tiny hoof was about all he could make out. Figuring the
                   frightened animal had forced itself under the trunk
                   moments before dying of smoke and heat, Running Buck
                   grabbed the hoof to draw the animal out. The pelt should
                   be a good one without any charing.
                        Suddenly the tiny hoof gave a jerk. The fawn was
                   still alive but trapped beneath the log. it had rammed
                   itself so far into the interior that it could not back
                   out on its own. Running Buck pulled hard on the kicking
                   hoof until a smoke streaked, terrified body came into
                   view. He slipped a length of leather cord around the
                   fawn's neck before he freed it from the hollow.
                        Once out from under the massive trunk the fawn
                   tried to spring away from Running Buck, but the leather
                   around its neck held it fast. Soon it stood meekly,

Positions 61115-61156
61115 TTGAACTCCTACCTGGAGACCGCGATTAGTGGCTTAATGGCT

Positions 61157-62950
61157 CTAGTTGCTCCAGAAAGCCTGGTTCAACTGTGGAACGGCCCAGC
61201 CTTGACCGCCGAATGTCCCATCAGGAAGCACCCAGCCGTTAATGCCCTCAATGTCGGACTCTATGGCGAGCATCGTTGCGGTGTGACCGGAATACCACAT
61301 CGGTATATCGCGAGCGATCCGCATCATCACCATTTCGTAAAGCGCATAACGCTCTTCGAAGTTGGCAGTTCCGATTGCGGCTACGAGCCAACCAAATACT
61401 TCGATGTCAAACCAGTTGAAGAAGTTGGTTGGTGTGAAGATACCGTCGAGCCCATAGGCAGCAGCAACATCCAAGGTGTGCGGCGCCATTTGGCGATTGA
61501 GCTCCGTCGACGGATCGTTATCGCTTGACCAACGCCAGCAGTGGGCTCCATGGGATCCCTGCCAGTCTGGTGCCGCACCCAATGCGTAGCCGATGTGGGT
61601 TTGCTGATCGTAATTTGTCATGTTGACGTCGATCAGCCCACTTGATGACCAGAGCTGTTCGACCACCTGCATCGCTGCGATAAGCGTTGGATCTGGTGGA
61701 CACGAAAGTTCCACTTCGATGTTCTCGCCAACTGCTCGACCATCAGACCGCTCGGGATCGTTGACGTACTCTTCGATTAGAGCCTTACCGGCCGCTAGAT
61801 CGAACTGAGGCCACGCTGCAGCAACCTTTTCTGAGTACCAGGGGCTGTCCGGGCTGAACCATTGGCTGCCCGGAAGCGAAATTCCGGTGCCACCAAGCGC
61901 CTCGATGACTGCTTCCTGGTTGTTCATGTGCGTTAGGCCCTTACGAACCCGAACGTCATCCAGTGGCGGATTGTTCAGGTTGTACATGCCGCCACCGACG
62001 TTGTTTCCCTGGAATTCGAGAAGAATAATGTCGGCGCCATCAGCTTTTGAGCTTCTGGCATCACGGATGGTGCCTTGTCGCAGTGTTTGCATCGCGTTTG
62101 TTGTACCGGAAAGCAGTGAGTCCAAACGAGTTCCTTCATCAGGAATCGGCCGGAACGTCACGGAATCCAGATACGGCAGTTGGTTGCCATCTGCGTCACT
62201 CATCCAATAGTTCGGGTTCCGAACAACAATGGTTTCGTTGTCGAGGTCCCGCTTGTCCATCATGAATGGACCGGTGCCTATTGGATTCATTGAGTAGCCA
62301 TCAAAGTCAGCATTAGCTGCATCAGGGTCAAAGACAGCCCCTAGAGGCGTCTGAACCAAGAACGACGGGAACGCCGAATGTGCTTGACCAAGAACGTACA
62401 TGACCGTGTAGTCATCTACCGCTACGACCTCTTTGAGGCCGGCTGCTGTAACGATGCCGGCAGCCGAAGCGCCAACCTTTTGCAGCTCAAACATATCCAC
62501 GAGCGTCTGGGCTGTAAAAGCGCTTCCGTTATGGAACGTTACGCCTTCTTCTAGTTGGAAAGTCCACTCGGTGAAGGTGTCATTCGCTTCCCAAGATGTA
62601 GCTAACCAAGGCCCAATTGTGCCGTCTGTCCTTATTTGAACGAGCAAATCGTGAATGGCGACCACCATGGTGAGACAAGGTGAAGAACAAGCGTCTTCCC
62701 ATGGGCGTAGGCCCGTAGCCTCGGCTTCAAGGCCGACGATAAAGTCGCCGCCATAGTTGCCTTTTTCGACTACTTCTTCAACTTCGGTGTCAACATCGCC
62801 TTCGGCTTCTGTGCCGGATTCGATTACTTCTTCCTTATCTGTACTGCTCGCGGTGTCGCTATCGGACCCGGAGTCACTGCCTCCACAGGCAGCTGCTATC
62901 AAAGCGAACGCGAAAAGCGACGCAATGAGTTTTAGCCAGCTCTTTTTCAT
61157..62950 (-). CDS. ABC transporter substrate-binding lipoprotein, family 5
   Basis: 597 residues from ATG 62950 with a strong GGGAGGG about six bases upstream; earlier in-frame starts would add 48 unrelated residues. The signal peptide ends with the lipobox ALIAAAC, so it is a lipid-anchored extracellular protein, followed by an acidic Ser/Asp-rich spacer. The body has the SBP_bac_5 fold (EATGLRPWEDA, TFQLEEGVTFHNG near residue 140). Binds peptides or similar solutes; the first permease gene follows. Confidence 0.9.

breathing hard but resigned to being held. Its tongue
                   hung from the corner of its lips and a light foam
                   followed the upper curve of its mouth. Running Buck
                   decided that any animal who survived the fire must be
                   blessed by the spirits and that he would not use this
                   animals pelt, but instead would take it back to the
                   village and give it to his daughter as a pet.
                        He lashed the fawn to the packframe on his pack
                   pony and rode off toward his village. The fire had left
                   a ugly scar across the foothills, but fortunately had


                   not reached as far as the quiet valley where his
                   tribe were camped.
                        Arriving in the village, Running Buck went first to
                   his family's site and entered the teepee. The lifting of
                   the flap let golden sunshine spill into the interior.
                   His daughter and wife looked up. Little dove, his
                   daughter jumped up suddenly to greet him and sent a bowl
                   of colored beads scattering at her feet from the beading
                   she had been working on. Running Buck swept her into his
                   arms with quick loving hands and told her about the
                   great fire...he told her about the fawn not being able
                   to leap the high tree trunk and being left by its
                   mother. Tears of sorrow came to Little Doves eyes as he
                   described the scene. He turned and carried Little Dove
                   out to the waiting ponies and showed her the fawn who
                   was still alive.